The powerhouse songwriting team of Norman Whitfield and Barrett Strong came up with this powerful anti-war anthem for The Temptations to sing, who recorded it, but Motown chief Berry Gordy chose not to release it as a single lest they alienate some of the group’s more conservative fan base. Whitfield and Strong re-recorded it in a more intense James Brown-type arrangement with lesser Motown artist Edwin Starr at the microphone, and it rocketed to #1.
1971: “Superstar,” The Carpenters
Delaney and Bonnie Bramlett collaborated with Leon Russell to write this ode to rock groupies. Singer Rita Coolidge, who suggested that the groupie scene would make a provocative subject for a song lyric, sang the song as part of the 1970 “Mad Dogs and Englishmen” tour she did with Russell and Joe Cocker’s band. The following year, Karen Carpenter wrapped her sultry voice around the song for The Carpenters’ third LP, and the song reached #2 in the autumn of 1971.
1972: “Brandy (You’re a Fine Girl),” Looking Glass
Elliot Lurie, guitarist/vocalist of the Jersey-based band Looking Glass, wrote this tale of a hard-working barmaid who fought off the advances of many men because she still pined for a man from her past who couldn’t commit because “my life, my lover, my lady is the sea.” It became an enormous hit in the summer/fall of ’72, and years later, it enjoyed new life when it was used in the soundtracks of “Charlie’s Angels” (2000) and “Guardians of the Galaxy Vol. 2 (2017).”
1973: “Goodbye Yellow Brick Road,” Elton John
Said lyricist Bernie Taupin about this classic, “The lyrics are saying that sometimes I want to leave Oz and get back to the farm. I wasn’t turning my back on success or saying I didn’t want it. I think I was just hoping that maybe there was a happy medium, a way to exist successfully in a more tranquil setting.” It’s one of Elton & Bernie’s favorite songs in their entire catalog, and as the title track of their solid double album, it reached the Top five in eight countries, including #2 in the US.
1974: “Rock and Roll Heaven,” The Righteous Brothers
Bill Medley and Bobby Hatfield struck gold in the mid-’60s with the Phil Spector-produced hits “You’ve Lost That Lovin’ Feeling” and “(You’re My) Soul and Inspiration,” then broke up for a spell before reuniting in 1974. They scored a big single with “Rock and Roll Heaven,” a song by Alan O’Day that paid tribute to some of the rock stars who had left us by that point (Jimi Hendrix, Janis Joplin, Otis Redding, Jim Morrison, Jim Croce, Bobby Darin). The song reached #3 on US charts.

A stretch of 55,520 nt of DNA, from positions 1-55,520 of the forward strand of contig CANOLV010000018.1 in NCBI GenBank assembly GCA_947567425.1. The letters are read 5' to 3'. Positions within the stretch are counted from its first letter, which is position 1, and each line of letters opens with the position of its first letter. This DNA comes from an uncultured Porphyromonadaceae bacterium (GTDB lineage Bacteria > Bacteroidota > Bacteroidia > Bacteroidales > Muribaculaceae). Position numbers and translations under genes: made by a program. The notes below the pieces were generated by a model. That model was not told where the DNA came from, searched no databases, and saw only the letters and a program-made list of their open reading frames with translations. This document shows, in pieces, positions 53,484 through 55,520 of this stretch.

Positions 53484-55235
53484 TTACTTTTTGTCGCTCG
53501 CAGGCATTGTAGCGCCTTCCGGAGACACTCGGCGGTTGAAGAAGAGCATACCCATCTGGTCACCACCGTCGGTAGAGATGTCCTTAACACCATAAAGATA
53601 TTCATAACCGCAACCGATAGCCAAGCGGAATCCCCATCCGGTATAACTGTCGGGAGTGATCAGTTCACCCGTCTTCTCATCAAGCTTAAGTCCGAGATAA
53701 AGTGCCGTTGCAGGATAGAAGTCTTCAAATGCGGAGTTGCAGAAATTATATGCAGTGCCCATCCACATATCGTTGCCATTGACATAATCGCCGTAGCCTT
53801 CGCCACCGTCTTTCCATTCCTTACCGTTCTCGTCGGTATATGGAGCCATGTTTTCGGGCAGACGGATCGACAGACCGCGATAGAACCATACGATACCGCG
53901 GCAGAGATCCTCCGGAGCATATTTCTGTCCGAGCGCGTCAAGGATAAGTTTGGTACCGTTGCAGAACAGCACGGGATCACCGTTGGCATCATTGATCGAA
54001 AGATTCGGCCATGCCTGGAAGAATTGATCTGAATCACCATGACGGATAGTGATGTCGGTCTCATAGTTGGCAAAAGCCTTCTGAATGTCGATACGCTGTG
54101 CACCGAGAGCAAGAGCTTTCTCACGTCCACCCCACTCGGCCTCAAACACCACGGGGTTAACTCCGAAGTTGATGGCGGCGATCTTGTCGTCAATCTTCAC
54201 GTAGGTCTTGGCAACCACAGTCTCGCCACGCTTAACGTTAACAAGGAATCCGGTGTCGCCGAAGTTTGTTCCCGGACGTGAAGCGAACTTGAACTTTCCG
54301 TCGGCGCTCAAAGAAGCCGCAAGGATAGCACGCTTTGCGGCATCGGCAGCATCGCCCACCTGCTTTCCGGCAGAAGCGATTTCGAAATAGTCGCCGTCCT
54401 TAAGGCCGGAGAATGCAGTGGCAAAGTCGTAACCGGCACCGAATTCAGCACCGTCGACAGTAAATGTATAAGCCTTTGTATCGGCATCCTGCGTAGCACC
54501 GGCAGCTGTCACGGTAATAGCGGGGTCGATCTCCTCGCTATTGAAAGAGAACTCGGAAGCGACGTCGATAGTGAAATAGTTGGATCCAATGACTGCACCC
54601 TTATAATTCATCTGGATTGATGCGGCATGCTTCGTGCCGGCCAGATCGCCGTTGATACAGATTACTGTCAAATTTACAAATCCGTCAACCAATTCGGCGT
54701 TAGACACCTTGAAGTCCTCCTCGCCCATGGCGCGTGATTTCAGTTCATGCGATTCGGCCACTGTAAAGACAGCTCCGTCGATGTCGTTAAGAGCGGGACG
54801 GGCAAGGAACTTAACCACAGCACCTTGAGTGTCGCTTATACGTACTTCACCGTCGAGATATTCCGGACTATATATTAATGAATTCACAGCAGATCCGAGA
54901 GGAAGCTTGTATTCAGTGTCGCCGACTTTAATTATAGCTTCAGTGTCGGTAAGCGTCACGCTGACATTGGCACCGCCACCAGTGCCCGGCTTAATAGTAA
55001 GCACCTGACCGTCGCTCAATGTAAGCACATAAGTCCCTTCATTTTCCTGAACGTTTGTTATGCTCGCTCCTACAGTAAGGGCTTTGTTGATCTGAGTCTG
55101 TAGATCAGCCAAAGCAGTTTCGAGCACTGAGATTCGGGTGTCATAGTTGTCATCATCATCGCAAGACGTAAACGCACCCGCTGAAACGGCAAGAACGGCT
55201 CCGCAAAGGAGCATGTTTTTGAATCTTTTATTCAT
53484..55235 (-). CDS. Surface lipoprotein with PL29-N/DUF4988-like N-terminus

1975: “Lyin’ Eyes,” The Eagles
Glenn Frey and Don Henley were in a Hollywood bar one night, watching beautiful young women cozying up to older wealthy men, and Frey noted, “She can’t even hide those lyin’ eyes.” It became a huge Eagles hit about those who cheat on their romantic partners as they lied to them, their conquests and themselves. As the second single from their chart-topping LP “One Of These Nights,” it reached #2 on US charts.
1976: “Take the Money and Run,” Steve Miller Band
There have been many dozens, maybe hundreds, of examples in classic rock songs of horrible attempts at writing rhyming lyrics. I submit that this line by Steve Miller on one of the singles from his “Fly Like an Eagle” LP, is among the most cringeworthy. Rhyming “Texas” with “facts is” fails on two different levels (shouldn’t it be “facts are”? Yes, it should). But correct grammar has never been rock and roll’s strong suit, and the song reached #11.
1977: “Just a Song Before I Go,” Crosby, Stills and Nash
Graham Nash had been staying with a friend in Hawaii, and as he was preparing to leave for the airport, his friend bet him that he couldn’t write a song in the short time he had left. In 20 minutes, Nash came up with this ditty about a musician leaving loved ones behind to go out on a concert tour, but it’s written so that it could be about anyone who must depart unwillingly. It was a return to the Top Ten for the original trio, reaching #7 as the single from their celebrated reunion LP, “CSN.”
1978: “Life’s Been Good,” Joe Walsh
By this point in his career, Walsh had made Cleveland’s The James Gang a national act, forged a successful solo career and become a member of the high-flying Eagles. Along the way, he developed a notorious reputation as a major partier and a trasher of hotel rooms, which he good-naturedly wrote about in this big hit from his solo LP “But Seriously Folks…” The track rose to #12 on US charts.
1979: “Tragedy,” The Bee Gees
The Brothers Gibb sang together for multiple decades and albums, but they combined forces as songwriters only occasionally, most notably on this sizzling #1 tune for their “Spirits Having Flown” LP, the follow-up to the stratospheric success of their “Saturday Night Fever” material. The description of a romantic breakup as a “tragedy” is perhaps exaggerated, but the listening public didn’t mind, as it became the vocal group’s fifth of six consecutive chart-toppers in the late Seventies.
That was fun—I got 8 right so better than half but a little disappointing! Thanks Bruce!!